The tech sector is quietly having a boom during the COVID-19 pandemic. Open-source developers are getting involved with many aspects of the fight against the coronavirus, using Python to visualize its spread and helping to repurpose data acquisition systems to perform contact tracing.
However, one of the most exciting areas of current research is the use of robotics to contain the spread of the coronavirus. In the last few weeks, robots have been deployed in critical environments – particularly in hospitals and on airplanes – to help staff sterilize surfaces and objects.
Most of these robots are produced by tech startups, who have seen an opportunity to prove the worth of their proprietary systems. Many of them, however, rely on open source cloud and IoT tools that have been developed by the open-source community.
We’ll take a look at how robotics are being used to fight the disease, the IoT infrastructure that underpins these systems, and finally, the security and privacy concerns that their increased use is highlighting.
Robots and COVID-19
Around the world, robots are being deployed to help the fight against COVID-19. The most direct use of robots has been in healthcare facilities, and China has taken the lead when it comes to deploying robots in hospitals.
For example, a field hospital that recently opened in Wuhan – where the virus originated – is making extensive use of robots to help healthcare workers care for patients. Some of these robots provide food, drink, and medicine to patients, and others are used to clean parts of the hospital.
Other companies, such as the Texas startup Xenex Disinfection Services, are using robots and UV light to deactivate viruses, bacteria, and spores on surfaces in airports. Still others, like Dimer UVC Innovations, are focusing on making robots that can improve aircraft hygiene.
Not all of the “robots” deployed against the disease are anthropomorphic, though. The same field hospital in Wuhan that is using human-like robots is also making extensive use of less obviously “robotic” IoT devices.
Patients entering the hospital are screened by networked 5G thermometers to alert staff for anyone showing high fever, and patients wear smart bracelets and rings equipped with sensors. These are synced with CloudMinds’ AI platform, and patients’ vital signs, including temperature, heart rate, and blood oxygen levels, can be monitored.
Robots and the IoT
Even when these robots appear to be independent entities, they make extensive use of the IoT. In other words, although patients may feel that they are being cared for by a robot that can make its own decisions, in reality, these robots are controlled by large, distributed sensing and data processing systems.
Although many of the robots being deployed are the proprietary property of the tech firms who produce their hardware, their functioning is based on an ecosystem of software that is largely open-source.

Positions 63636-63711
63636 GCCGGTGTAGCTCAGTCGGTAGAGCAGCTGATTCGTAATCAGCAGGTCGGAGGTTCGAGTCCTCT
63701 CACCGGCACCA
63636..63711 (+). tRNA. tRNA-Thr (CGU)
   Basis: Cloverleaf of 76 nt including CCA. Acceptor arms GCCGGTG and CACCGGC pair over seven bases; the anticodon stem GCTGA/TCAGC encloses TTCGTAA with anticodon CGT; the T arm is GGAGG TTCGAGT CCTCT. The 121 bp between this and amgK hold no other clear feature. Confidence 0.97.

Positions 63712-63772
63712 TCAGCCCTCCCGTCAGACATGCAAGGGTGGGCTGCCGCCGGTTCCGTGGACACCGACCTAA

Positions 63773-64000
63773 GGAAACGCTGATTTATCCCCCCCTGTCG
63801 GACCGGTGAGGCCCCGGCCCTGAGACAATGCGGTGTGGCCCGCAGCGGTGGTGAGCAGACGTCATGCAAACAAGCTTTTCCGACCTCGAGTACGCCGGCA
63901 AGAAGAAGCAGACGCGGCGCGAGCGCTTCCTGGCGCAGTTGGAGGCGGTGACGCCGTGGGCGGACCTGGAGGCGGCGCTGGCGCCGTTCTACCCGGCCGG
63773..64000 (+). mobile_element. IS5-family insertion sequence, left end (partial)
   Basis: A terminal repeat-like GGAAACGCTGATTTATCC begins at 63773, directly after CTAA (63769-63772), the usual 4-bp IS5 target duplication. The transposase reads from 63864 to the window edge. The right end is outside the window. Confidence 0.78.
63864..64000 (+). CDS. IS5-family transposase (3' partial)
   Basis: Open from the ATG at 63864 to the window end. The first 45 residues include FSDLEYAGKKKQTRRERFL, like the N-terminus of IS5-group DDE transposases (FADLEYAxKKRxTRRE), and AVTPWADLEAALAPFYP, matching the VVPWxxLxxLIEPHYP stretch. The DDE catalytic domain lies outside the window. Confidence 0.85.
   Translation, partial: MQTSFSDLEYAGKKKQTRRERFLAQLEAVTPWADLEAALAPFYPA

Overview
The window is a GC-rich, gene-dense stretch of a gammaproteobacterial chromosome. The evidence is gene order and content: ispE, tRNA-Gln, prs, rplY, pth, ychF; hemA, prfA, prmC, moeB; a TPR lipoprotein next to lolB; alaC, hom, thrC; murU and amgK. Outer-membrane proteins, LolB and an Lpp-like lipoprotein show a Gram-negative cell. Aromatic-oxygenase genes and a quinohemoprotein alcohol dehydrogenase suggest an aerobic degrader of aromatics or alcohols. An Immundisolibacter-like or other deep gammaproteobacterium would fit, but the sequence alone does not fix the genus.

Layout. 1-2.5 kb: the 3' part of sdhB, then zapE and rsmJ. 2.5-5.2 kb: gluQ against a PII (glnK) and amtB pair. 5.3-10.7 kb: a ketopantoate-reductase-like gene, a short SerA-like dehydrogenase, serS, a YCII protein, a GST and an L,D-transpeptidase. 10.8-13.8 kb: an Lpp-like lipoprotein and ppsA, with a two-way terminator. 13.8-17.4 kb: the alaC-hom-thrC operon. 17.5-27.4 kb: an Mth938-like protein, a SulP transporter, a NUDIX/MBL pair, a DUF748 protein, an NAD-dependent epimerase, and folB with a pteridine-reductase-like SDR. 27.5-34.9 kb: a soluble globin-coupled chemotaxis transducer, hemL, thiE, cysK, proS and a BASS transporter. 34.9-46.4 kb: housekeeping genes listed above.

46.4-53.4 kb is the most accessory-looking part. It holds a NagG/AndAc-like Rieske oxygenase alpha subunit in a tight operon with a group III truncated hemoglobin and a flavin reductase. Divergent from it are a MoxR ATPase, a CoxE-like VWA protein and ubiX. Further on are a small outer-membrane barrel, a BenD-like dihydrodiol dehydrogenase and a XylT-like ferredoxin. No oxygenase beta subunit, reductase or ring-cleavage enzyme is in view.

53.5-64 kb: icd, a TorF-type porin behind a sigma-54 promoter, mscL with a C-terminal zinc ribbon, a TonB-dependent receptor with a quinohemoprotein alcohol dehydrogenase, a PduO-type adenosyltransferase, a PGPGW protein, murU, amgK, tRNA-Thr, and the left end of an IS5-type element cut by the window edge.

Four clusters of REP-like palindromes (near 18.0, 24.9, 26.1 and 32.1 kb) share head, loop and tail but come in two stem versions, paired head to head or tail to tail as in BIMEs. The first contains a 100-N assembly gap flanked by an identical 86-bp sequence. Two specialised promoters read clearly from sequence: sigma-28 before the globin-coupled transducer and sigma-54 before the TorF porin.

This observation is an important one because it overturns one of the primary misconceptions about the way that AI is used today, whether in a healthcare setting or elsewhere. Most research into robotics today does not seek to embed fully intelligent AI systems into robots themselves but, instead, uses centralized AI systems to control a wide variety of far less “smart” IoT devices.
This observation, in turn, highlights two key points about the robots currently being developed and used to fight COVID-19. One is that they rely on a software ecosystem – much of it open-source – that has been developed in a truly collaborative process involving thousands of engineers. The second is that the networked nature of these robots makes them vulnerable to exploitation.
Security and privacy
This vulnerability to cybersecurity threats has led some analysts to raise questions about the wisdom of widespread deployment of IoT-driven robotics, whether in the healthcare system or anywhere else. Spyware in the IoT remains a huge problem, and some fear that by integrating IoT systems into healthcare, we may be exposing more data – and more sensitive data – to intruders.
Even where developers are careful to build security into these devices, the sheer number of components they rely on makes DevSecOps processes difficult to implement. Especially in this current time of crisis, many software engineers have been forced to accelerate the release of new components, and this could lead to them being vulnerable. If a company is rushing to bring a healthcare robot onto the market in response to COVID-19, it’s unlikely that the open-source code that these devices run on will be properly audited.
And even if companies are able to maintain the integrity of their DevSecOps processes while still accelerating development, it’s far from certain that patients themselves understand the privacy implications of delegating their care to IoT devices. Many lack the open-source privacy tools necessary to keep their data private when browsing the internet, let alone those that should be deployed to protect sensitive healthcare data.
In short, the deployment of robots in the fight against COVID-19 is highlighting long-standing concerns about the integrity, security, and privacy of IoT systems more generally. Professionals in this field have long argued that IoT audits and embedded Linux systems should be the standard for IoT development, but in the current crisis, their warnings are likely to be ignored.
This is worrying because it’s likely that IoT systems will be increasingly used in healthcare in the coming decade. So whilst the COVID-19 pandemic will provide a proof of their utility in this sector, it should also not be used as an excuse to roll out poorly secured, poorly audited IoT software in highly sensitive environments.